Life is the greatest challenge of all
My Day With the Extra 300
For photos of this fantastic machine, see below.....
The day dawned bright and sunny as I drove home from work.
However several hours later as I drowned my head under the cold tap in a desperate attempt to revive my senses, the clouds had started to roll in rather ominously.
Not to be deterred I threw a cup of coffee down my throat and jumped into the car, the nerves and excitement eating away now, getting stronger and stronger.
As Goodwood aerodrome approached, my palms started to moisten, only overridden by the eager sense of anticipation. The anticipation of being hurled through the air by one of the best sports aerobatic planes…. The Extra 300.
On entering the office of Ultimate High I was greeted with a smile and the usual paperwork and indemnifiers to sign. I then squeezed my ample frame into an RAF style flying suit (you know, the baby bouncer type!) and presented with a list of nicknames to choose from. I was to become “Ghostrider” for the day. And on the red team for the “Top Gun Experience”.
Probably the first and last time I will be referred to as Red 1.
There followed a very informative, yet relaxed briefing carried out by FlyGuy via a multimedia screen. This was going to be fun : A 9 litre, 300hp engine in an airframe weighing no more than a Lotus Elise which climbs at over 3300’ per minute. A little more performance than the Pipers’ I’m used to that’s for sure. And we even get to wear a parachute, another first for me!! Just in case it all goes vertically indifferent you understand!!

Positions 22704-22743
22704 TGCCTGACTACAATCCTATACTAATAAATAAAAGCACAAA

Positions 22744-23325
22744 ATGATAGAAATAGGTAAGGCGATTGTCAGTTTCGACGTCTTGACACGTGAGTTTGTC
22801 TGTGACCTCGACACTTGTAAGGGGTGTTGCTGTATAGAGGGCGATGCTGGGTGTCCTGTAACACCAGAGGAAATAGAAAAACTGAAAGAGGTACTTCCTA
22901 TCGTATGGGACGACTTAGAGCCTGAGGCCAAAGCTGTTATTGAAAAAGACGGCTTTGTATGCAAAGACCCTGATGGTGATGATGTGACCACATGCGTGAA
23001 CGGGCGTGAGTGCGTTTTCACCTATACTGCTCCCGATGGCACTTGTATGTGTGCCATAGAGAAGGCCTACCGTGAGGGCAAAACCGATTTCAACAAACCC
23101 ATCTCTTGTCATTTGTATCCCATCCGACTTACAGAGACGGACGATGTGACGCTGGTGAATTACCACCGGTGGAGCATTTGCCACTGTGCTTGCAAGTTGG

Briefing over, we get to play on the simulators for a while to practice our ability at following the lead plane … I do hope my flying is better for real than on these.
And then something all we aviators are very used to. The patient wait for the weather to buck its ideas up. The forecast had been good, the weather had other ideas. One aspect of the job I wouldn’t fancy is trying to get over to the non flyers (and they all were bar me) that the weather can totally mess up your plans for the day. And how it would be a waste of their time and hard earned money to go up if the cloudbase is too low.
Thankfully after a couple of hours the cloudbase decided to shift to an acceptable level and we got the go ahead.
We were strapped into our chutes and then inserted, yes inserted into the front seat of the Extra’s. My mount was an almost new silver and blue one, the other was a dramatic red and white one with a snarling mouth and wild eyes. Quite a picture. Shame I didn’t take a camera.
Sat in the cockpit I had a throttle lever (with instructions to not touch) to my left hand side. To the right were the headset jack points. Ahead was an ASI and ALT. And a slip ball. And nothing else. At all. Apart from the imposing nose and one blade of the four bladed propeller I could see through the canopy.